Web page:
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Trophic Strategy

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Bush babies are nocturnal and arboreal feeders. Their favorite food is grasshoppers, but they will also consume small birds, eggs, fruits, seeds and flowers. They mainly feed on insects during the wet seasons, but during drought they feed solely on the gum that flows out of some of the trees in the acacia-dominated woodlands.

Animal Foods: birds; eggs; insects

Plant Foods: seeds, grains, and nuts; fruit; flowers; sap or other plant fluids

Primary Diet: omnivore

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Ballenger, L. 2001. "Galago senegalensis" (On-line), Animal Diversity Web. Accessed April 27, 2013 at http://animaldiversity.ummz.umich.edu/site/accounts/information/Galago_senegalensis.html
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Liz Ballenger, University of Michigan-Ann Arbor
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Nancy Shefferly, Animal Diversity Web
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Distribution

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Bush babies occupy the forested and bush regions of Africa south of the Sahara. Their range also extends to some nearby islands, including Zanzibar.

Biogeographic Regions: ethiopian (Native )

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Ballenger, L. 2001. "Galago senegalensis" (On-line), Animal Diversity Web. Accessed April 27, 2013 at http://animaldiversity.ummz.umich.edu/site/accounts/information/Galago_senegalensis.html
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Liz Ballenger, University of Michigan-Ann Arbor
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Nancy Shefferly, Animal Diversity Web
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Habitat

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Lesser bush babies are well-adapted to living in drier areas. They generally occupy the the savannah woodlands south of the Sahara and are excluded only from the southern tip of Africa.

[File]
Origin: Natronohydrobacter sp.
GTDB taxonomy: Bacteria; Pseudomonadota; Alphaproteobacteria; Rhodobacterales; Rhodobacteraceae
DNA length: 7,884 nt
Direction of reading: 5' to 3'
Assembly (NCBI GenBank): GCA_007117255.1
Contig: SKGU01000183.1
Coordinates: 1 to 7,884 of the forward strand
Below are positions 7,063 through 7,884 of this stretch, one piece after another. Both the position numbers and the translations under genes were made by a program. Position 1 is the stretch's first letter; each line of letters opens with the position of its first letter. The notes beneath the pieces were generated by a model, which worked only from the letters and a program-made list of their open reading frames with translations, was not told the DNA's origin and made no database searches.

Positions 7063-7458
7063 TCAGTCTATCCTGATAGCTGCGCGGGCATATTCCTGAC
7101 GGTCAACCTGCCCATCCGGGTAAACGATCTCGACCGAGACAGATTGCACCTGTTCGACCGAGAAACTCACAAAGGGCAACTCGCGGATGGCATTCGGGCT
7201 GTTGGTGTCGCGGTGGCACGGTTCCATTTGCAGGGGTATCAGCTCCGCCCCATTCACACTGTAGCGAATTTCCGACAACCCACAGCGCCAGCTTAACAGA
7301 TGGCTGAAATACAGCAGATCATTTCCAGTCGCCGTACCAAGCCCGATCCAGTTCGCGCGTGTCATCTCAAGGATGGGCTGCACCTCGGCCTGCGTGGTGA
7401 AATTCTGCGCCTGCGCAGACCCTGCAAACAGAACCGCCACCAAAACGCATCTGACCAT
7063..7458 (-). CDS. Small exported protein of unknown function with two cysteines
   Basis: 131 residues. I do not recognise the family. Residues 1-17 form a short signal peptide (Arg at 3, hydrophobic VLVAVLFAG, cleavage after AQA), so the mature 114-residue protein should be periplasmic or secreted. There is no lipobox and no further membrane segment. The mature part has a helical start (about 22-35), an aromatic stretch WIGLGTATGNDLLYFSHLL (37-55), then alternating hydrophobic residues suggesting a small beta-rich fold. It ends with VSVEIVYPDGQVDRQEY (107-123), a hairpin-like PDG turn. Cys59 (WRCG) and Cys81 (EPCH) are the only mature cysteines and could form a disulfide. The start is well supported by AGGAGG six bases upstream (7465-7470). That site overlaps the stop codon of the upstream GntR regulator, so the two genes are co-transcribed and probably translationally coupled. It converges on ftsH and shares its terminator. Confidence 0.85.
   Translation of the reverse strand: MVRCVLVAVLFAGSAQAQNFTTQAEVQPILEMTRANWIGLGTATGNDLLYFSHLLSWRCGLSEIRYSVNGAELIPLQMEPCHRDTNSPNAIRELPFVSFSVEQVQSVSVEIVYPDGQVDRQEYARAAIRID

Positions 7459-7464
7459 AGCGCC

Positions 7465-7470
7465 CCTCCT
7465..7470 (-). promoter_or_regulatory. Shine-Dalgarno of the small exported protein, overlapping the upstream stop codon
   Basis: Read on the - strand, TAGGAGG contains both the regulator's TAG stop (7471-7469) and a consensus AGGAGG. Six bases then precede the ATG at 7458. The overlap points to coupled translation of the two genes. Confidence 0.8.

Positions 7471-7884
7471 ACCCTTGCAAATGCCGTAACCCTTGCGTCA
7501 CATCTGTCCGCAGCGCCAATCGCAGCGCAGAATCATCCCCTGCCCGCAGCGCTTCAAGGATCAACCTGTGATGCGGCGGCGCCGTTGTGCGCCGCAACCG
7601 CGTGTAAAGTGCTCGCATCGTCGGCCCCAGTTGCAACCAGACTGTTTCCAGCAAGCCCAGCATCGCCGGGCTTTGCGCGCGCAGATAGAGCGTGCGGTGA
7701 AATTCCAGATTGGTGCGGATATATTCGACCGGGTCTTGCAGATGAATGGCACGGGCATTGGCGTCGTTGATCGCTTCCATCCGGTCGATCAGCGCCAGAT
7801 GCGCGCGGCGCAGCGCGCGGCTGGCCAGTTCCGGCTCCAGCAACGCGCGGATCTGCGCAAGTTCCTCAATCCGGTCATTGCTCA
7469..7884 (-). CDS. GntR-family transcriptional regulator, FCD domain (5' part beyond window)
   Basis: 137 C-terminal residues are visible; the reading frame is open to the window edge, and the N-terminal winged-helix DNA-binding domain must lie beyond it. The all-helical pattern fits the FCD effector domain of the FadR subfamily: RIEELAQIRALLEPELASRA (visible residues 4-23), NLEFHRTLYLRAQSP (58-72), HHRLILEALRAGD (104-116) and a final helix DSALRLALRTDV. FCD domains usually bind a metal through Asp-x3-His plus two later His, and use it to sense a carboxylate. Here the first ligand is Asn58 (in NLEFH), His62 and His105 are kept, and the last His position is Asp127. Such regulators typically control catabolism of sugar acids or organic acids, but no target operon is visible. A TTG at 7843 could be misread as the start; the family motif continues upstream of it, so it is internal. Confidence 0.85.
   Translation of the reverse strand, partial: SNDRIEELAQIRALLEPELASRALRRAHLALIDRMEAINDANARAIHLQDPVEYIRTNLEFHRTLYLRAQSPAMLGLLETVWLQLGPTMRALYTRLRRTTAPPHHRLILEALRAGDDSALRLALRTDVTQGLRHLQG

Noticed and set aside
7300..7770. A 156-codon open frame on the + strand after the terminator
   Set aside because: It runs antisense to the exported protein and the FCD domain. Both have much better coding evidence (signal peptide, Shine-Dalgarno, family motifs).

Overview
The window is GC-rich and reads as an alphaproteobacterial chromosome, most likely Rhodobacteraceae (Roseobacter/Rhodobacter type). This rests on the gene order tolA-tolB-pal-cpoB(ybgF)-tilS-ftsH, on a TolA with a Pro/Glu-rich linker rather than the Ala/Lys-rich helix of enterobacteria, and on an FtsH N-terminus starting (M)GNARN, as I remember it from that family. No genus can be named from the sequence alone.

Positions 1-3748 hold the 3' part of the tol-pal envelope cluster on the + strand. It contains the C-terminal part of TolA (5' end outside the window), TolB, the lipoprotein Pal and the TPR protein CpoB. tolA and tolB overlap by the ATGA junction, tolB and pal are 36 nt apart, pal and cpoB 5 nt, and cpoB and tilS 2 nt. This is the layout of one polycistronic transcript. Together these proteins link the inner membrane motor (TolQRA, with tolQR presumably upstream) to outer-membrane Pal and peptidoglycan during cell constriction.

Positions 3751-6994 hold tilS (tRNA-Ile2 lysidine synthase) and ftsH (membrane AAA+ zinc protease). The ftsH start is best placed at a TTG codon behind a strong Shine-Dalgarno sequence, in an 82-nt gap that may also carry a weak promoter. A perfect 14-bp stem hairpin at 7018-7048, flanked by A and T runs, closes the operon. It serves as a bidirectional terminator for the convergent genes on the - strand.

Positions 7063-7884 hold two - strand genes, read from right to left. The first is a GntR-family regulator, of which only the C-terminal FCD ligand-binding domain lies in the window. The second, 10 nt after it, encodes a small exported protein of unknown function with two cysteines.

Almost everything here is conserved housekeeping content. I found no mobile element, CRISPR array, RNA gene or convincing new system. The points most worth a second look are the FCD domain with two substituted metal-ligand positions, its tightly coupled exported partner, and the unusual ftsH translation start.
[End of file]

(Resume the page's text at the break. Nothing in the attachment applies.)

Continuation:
Terrestrial Biomes: forest ; rainforest ; scrub forest

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Ballenger, L. 2001. "Galago senegalensis" (On-line), Animal Diversity Web. Accessed April 27, 2013 at http://animaldiversity.ummz.umich.edu/site/accounts/information/Galago_senegalensis.html
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Liz Ballenger, University of Michigan-Ann Arbor
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Nancy Shefferly, Animal Diversity Web
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Life Expectancy

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Their life span is approximately 10 years in captivity, but is probably no longer than 3 to 4 years in the wild.

Average lifespan
Status: captivity:
10 years.

Typical lifespan
Status: wild:
3 to 4 years.

Typical lifespan
Status: captivity:
10 (high) years.

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Ballenger, L. 2001. "Galago senegalensis" (On-line), Animal Diversity Web. Accessed April 27, 2013 at http://animaldiversity.ummz.umich.edu/site/accounts/information/Galago_senegalensis.html
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Liz Ballenger, University of Michigan-Ann Arbor
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Nancy Shefferly, Animal Diversity Web
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Morphology

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Average length of Galago senegalensis is 130 mm. Tail length varies between 15 and 41 mm. Members of the genus weigh between 95 and 300 g.

Galago sensgalensis has thick, woolly, rather long and wavy fur which is silvery gray to brown dorsally and slightly lighter underneath. Ears are large, with four transverse ridges that can be independently or simultaneously bent back and wrinkled downward from the tips toward the base. The ends of the fingers and toes have flat disks of thickened skin, which aid in grasping tree limbs and slippery surfaces. Their tongues have a cartilaginous protuberance underneath the fleshy tongue (like a second tongue) which is used in conjunction with the front teeth in grooming.

The tarsus of galagos is greatly elongated to 1/3 the length of the shinbone, which allows these animals to adopt the hopping gate of a kangaroo. Galagos also have a greatly increased muscle mass in the hind legs, which also enables them to perform large leaps.

Range mass: 95 to 300 g.

Average length: 130 mm.

Other Physical Features: endothermic ; bilateral symmetry

Average basal metabolic rate: 0.764 W.

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Ballenger, L. 2001. "Galago senegalensis" (On-line), Animal Diversity Web. Accessed April 27, 2013 at http://animaldiversity.ummz.umich.edu/site/accounts/information/Galago_senegalensis.html